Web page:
People accused of crimes typically know that they are not required to testify at trial. People often do not understand, though, that while defendants cannot be forced to offer defenses against the prosecution’s claims, they do have a statutory right to mount a defense. If that right is violated, it may constitute a basis for granting a new trial. A Michigan court recently explained how an appellate court assesses whether a trial court violated a defendant’s right to offer a defense in an opinion issued in an assault case. If you’ve been charged with assault, you should speak with a Michigan criminal defense lawyer about your options.
Arrest and Trial of the Defendant
It is alleged that following a fight with two women, the defendant was charged with multiple assault offenses. The defendant acknowledged that he had a disagreement with the alleged victims, but claimed that they conspired to make false accusations against him. The first woman, on the other hand, said the defendant tried to stab her, pointed a gun at her, and scratched her face, while the second woman claimed the defendant threw her to the ground and attacked her with a knife. The defendant was found guilty as charged by a jury. He filed an appeal, claiming, among other things, that the trial court infringed on his constitutional right to present a defense by barring evidence about other acts.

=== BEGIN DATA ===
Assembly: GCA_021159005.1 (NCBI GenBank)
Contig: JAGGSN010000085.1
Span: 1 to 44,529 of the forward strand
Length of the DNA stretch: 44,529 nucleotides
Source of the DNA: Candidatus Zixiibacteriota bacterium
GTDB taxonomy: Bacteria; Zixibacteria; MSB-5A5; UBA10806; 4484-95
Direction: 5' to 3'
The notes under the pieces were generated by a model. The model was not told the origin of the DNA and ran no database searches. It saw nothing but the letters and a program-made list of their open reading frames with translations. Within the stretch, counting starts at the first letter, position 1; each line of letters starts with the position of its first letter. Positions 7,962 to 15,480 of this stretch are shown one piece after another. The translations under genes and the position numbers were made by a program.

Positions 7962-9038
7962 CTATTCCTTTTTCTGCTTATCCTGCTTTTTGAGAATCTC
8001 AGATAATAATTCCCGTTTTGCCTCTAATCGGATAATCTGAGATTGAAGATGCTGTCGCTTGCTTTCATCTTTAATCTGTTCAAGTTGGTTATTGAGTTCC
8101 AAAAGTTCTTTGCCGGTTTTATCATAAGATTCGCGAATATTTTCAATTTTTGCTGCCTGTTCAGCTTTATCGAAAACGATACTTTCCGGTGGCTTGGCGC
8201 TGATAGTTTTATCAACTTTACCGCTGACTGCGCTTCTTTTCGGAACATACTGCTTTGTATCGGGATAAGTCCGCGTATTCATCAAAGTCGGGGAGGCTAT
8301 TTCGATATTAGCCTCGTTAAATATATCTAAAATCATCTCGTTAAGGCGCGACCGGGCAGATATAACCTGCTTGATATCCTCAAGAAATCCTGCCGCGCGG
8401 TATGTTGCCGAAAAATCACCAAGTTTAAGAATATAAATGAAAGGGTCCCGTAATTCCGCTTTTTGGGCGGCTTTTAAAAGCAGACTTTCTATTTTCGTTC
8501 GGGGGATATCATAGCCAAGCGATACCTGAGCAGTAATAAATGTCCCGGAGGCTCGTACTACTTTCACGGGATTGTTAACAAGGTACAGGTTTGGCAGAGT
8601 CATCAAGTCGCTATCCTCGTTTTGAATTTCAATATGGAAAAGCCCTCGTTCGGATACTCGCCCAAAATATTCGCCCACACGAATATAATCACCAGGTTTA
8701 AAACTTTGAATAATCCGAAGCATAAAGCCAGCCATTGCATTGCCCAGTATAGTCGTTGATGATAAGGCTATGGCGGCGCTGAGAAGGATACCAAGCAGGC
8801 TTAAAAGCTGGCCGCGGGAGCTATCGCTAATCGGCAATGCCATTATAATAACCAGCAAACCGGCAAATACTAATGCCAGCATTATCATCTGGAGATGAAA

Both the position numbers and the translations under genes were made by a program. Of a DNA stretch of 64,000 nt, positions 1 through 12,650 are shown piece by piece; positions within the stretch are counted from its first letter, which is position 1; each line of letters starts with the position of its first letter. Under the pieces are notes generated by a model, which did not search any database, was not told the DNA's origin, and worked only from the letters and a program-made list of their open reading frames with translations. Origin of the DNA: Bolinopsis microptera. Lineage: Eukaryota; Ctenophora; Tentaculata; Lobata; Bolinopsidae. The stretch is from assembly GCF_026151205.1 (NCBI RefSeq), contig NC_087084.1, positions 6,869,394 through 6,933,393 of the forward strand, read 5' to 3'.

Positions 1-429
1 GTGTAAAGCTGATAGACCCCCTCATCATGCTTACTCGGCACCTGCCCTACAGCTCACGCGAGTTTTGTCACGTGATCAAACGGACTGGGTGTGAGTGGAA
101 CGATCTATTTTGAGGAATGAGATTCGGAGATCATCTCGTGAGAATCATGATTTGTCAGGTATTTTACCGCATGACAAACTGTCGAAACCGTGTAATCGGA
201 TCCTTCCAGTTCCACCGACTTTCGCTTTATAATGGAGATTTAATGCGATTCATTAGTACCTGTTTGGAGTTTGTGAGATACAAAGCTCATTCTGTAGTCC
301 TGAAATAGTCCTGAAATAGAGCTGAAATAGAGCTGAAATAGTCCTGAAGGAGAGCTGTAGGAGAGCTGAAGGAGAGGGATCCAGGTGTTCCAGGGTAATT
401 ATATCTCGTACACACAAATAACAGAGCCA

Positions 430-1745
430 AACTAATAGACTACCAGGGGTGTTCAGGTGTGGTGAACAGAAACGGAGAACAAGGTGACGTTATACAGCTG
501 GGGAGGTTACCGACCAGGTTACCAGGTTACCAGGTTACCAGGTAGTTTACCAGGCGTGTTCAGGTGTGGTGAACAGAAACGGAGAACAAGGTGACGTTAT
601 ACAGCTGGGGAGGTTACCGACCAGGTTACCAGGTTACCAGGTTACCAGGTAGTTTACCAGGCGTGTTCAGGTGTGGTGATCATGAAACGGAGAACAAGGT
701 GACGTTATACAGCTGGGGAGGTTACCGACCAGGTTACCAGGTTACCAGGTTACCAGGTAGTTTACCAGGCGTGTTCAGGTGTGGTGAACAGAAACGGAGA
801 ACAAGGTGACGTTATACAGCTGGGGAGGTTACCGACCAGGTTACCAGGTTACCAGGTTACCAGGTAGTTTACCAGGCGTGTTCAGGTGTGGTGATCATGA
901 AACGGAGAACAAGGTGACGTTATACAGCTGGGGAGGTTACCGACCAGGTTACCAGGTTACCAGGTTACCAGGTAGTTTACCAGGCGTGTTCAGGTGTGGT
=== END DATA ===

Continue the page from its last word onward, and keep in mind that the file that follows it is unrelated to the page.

Defendant’s Rights in Criminal Matters
The appellate court dismissed the defendant’s appeal after reviewing the facts. The court clarified that a defendant must raise the question of whether a trial court’s evidentiary decision deprived him of the right to present a defense at the trial level, in order to preserve the issue for appeal. In the case at hand, the defendant neglected to argue at trial that the testimony in question was admissible under Michigan Rules of Evidence or that his right to present a defense was violated because it was not admitted. Continue reading